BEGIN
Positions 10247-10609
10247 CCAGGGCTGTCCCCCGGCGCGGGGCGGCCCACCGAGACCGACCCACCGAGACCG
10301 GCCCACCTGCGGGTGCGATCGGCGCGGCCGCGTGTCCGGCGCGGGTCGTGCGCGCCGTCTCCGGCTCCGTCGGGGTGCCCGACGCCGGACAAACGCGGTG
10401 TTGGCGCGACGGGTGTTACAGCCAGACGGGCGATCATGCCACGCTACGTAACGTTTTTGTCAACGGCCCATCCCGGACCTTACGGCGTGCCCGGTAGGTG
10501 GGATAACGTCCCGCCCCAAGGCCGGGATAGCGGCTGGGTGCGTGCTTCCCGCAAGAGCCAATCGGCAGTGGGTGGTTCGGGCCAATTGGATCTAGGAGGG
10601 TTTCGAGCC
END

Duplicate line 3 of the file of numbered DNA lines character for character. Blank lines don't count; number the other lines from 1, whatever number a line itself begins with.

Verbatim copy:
10301 GCCCACCTGCGGGTGCGATCGGCGCGGCCGCGTGTCCGGCGCGGGTCGTGCGCGCCGTCTCCGGCTCCGTCGGGGTGCCCGACGCCGGACAAACGCGGTG